National Affairs column
This was to be the week Stephen Harper stood in Calgary, drinking in the acclaim of the faithful.
The Senate debacle was supposed to be behind him, a sparkling new trade deal with the European Union was to be the centrepiece of a mid-term celebration of a burgeoning Tory dynasty, the first Conservative majority since the Brian Mulroney era.
The applause and the acclaim will still be there at the party convention. But those in attendance will be cheering a wounded leader.
It is worth a look beyond the Senate soap opera to determine what this scandal has shown us about Harper's leadership and some deeply entrenched views of the prime minister.
Supporters, like those who will be at the party's Calgary convention, will likely only hear one message cutting through the white noise of the capital - Mike Duffy, Pamela Wallin and Patrick Brazeau raided the public purse and Harper got the money back.
The trio will have been treated as any boss in the private sector would understand, Harper says. No one in business would wait for charges before acting to rid them.
But even that carefully calibrated message is falling apart because as Harper was delivering it in a rare radio interview, his government leader in the Senate, Claude Carignan, was getting the yips.
First, Carignan seemed to offer Brazeau a route to softer sanctions, then over the weekend Carignan mused about a similar deal for Wallin.
This can only mean that Carignan believes the Conservative caucus in the Senate is wobbling as it faces a vote this week on a suspension, without pay or benefits, for the three for the remainder of this session.
It's another sign Harper's well-honed reputation as the political grand chess master, always thinking two moves ahead, is blown.
Last week, he was crowned in a game of checkers. This week, he has too much riding on his Conservative senators.
Harper was looking for a clean, surgical cut and ended up with an excruciatingly long amputation with a rusty saw.
His judgment is again open to question, not just because he is the man who appointed Wallin, Brazeau and Duffy, but because he allowed (or pushed for) this public execution.
He is also now in a box regarding the $90,000-payout to Duffy from Harper's former chief of staff Nigel Wright.
The story of how this happened and who knew what has taken a dizzying array of twists, turns and sprints down blind alleys.
The payment was initially characterized by Harper's office and his acolytes as a friend helping a friend, then an altruistic move to help taxpayers, then, finally a bad thing which had to cost Wright his job.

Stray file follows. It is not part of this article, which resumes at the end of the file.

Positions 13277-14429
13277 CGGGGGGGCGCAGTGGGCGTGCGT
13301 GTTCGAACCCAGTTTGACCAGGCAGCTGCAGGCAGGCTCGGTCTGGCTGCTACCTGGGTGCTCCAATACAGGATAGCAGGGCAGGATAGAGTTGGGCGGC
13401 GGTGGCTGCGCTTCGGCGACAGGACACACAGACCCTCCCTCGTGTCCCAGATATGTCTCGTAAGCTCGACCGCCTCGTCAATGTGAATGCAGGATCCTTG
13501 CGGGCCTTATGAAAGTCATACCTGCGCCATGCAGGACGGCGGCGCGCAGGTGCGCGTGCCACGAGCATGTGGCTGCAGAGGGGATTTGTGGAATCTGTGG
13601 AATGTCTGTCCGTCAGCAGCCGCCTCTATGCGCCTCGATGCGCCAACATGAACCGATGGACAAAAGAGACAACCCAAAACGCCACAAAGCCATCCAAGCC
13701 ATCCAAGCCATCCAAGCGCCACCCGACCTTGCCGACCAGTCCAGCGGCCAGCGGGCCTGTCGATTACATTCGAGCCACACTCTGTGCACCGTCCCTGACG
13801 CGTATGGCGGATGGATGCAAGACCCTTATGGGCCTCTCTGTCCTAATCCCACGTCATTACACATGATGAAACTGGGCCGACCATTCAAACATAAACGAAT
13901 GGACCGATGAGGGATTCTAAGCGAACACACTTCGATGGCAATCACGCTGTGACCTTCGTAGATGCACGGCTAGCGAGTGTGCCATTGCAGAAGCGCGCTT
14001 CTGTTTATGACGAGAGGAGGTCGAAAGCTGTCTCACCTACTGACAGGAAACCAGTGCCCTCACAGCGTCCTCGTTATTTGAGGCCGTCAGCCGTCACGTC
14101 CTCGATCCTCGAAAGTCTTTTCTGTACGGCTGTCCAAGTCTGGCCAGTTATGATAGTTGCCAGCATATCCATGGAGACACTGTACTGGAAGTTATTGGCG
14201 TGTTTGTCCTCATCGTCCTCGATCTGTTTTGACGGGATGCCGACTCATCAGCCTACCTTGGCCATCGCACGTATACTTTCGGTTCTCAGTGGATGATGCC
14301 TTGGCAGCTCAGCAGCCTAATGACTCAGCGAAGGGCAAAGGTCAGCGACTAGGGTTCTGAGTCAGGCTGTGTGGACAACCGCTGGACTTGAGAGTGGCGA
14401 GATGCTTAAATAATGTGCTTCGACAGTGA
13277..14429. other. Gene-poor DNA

According to Harper, he had no idea what Wright had done. Wright acted alone. Then Wright had involved "very few" in his deliberations. Friday, Harper said, he should have been told.
We know Harper demanded Duffy pay the money back, but the prime minister showed an incongruous lack of curiosity about whether, and how, his edict had been obeyed.
We don't know why Harper didn't immediately demand to know who else knew about the scheme when he learned of it, and why they weren't immediately shown the door like Wright.
Harper has still not explained why he didn't move to suspend the trio without pay when he initially learned of the scale of their abuses.
This appears to be a sliding scale of honour.
Last winter Harper thought he could tough it out. When the issue became a political liability, he had to act.
If he is telling the truth, and there is no evidence that he isn't, Harper shouldn't win any points for honesty because he was in charge of an office that allowed this type of skulduggery to unfold.
He is the leader, the office takes its signals from the boss.
But there is one other thing we have learned about Harper over the years.
He is a survivor, and he well knows that nothing is ever so dire as it appears to those of us who troll the halls of the Centre Block, nor is anything so clear to those far from those halls.
He still believes he has a winning hand when compared to his opponents and he knows how to play those cards in the long game.
Wounded or not, he will return to his home turf betting the cold, crisp, late autumn air of Calgary will clear the senses.
But he's not there yet, and that's what makes this week all the more intriguing.
Tim Harper is a national affairs writer. His column appears Monday, Wednesday and Friday. firstname.lastname@example.org Twitter: @nutgraf1